GR is a strategic advisor, not a cost center. You know it. Make sure others do.
Keep educating your internal stakeholders.
Keep in touch with your team and make it about more than nuts-and-bolts.
Here’s a salute to all the country’s state government relations teams running in overdrive this week. We know how hard you’re working for your organizations.
You’re focused on legislation, regulations, and executive orders that are coming fast and furious. In addition to our legislative tracker, here are three ways that you can work smarter, promote team morale and highlight the great work you’re doing.
1. GR is a strategic advisor, not a cost center. You know it. Make sure others do.
It’s, unfortunately, the case that GR is sometimes seen as costing money rather than making it. You know better: Government relations is the edge of the sword. Every decision affecting organizations in this environment is primarily one of policy, regulation, or executive action. When you talk about your work, position it that way:
Describe the relationship between policy, regulation, executive action, and the organization’s financial health, so GR isn’t seen in a vacuum. Use numbers and words.
Outline the best-case, worst-case, and likely-case scenarios. No one is expecting GR to have a crystal ball. They are, however, expecting you to put your acumen to work and provide a range of possibilities to assist in business planning.
Insist on a seat at the table when making major business decisions. Make the case that GR should be part of business strategy, not reacting to it: You know best what’s possible, probable, and unlikely.
2. Keep educating your internal stakeholders.
It’s important to spread the word about what GR is doing: Communication calms fears and lets internal stakeholders know parsing the situation in an organized, systematic way. It demonstrates strategy; that GR is thinking ahead, not just reacting to the moment. It answers questions before they’re asked, further demonstrating strategy.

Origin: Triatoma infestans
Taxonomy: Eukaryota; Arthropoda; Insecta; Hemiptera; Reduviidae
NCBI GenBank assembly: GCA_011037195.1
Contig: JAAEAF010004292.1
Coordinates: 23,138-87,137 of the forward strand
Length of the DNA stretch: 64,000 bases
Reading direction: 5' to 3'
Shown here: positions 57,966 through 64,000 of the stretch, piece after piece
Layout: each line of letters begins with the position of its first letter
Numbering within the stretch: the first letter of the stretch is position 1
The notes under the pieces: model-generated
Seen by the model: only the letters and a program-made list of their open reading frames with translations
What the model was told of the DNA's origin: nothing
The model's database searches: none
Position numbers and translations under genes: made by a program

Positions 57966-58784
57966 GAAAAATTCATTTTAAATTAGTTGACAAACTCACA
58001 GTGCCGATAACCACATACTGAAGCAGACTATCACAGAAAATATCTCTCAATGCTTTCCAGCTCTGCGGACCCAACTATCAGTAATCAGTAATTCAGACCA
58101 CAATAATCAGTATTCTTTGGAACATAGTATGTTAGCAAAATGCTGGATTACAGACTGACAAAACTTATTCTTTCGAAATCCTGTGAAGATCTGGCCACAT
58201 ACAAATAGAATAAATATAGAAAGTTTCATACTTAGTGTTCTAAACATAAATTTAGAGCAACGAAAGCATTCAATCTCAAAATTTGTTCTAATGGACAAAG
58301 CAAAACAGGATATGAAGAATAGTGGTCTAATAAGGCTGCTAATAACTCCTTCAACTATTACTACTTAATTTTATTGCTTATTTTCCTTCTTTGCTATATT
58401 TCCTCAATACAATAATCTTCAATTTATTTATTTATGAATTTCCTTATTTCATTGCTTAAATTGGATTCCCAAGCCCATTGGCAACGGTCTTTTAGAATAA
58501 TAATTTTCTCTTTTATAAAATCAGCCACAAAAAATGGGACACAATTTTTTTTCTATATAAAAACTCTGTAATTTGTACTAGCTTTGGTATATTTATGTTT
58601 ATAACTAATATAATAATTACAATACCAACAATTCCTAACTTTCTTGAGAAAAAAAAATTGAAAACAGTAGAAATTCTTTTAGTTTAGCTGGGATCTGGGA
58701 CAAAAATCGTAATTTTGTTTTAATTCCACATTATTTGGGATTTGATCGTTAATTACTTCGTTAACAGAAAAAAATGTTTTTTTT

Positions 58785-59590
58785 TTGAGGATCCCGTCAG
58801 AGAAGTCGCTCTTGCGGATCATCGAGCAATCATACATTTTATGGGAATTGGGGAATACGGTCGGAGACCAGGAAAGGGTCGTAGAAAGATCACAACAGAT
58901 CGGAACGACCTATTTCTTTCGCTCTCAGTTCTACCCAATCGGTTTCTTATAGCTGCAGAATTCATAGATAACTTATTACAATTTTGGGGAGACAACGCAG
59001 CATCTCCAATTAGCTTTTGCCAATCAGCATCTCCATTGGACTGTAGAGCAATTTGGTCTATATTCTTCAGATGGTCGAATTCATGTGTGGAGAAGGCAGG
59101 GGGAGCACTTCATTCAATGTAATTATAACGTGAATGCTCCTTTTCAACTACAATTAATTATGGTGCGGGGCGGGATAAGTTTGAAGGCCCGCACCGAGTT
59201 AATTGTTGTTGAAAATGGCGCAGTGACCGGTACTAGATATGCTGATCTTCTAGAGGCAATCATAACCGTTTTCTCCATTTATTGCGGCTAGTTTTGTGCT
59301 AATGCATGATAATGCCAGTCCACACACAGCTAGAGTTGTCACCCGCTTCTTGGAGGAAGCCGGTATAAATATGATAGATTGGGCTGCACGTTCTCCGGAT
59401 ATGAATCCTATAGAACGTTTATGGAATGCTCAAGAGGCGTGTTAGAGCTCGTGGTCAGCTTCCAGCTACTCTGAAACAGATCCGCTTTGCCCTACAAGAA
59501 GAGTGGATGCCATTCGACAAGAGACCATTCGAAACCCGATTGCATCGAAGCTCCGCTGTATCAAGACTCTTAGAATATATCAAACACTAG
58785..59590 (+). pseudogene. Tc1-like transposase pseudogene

Quick, easy ways to spread the word:
Send a short daily email from GR, capturing and explaining the latest developments. Explaining what happened matters; explaining why it happened inserts GR’s voice into the conversation. Keep a static subject line so your audience sees your update as a newsletter.
Post regularly to your organization’s Intranet site, much like what you see with the New York Times or Washington Post.
Record two-minute video updates. Nothing fancy. Use your smartphone.
Share relevant news articles with GR’s commentary, so audiences read them in the context of action you’re taking or anticipating.
Connect regularly with key individuals inside your organization. It’s reflexive to default to group updates for speed but individual updates can merit more appreciation of GR’s role and useful intelligence to drive its work.
In all of this, flag your victories. It’s important to let your stakeholders know that the organization’s effort — as driven by GR — is making a difference.
3. Keep in touch with your team and make it about more than nuts-and-bolts.
As the pace picks up, it’s easy to lose touch and assume team members will read emails and call when it’s needed. Regular and intentional communication isn’t only good for efficiency, however, it’s good for morale.
Quick, easy ways to stay connected and keep it light when appropriate:
Considering using a real-time coordination tool like Slack. This will allow for instantaneous communication and cut down on email.
Dedicate a Slack channel for a topic other than work: sports, TV shows, pets, photos, etc. Give people a low-effort outlet to have fun.
Opt for video calls and in-person meetings. Face-to-face contact makes a difference.
Dedicate a corner of your meetings to funny Tweets, observations about telework, or other musings. In short, keep it light, give people a break and help refill the tank for the work ahead.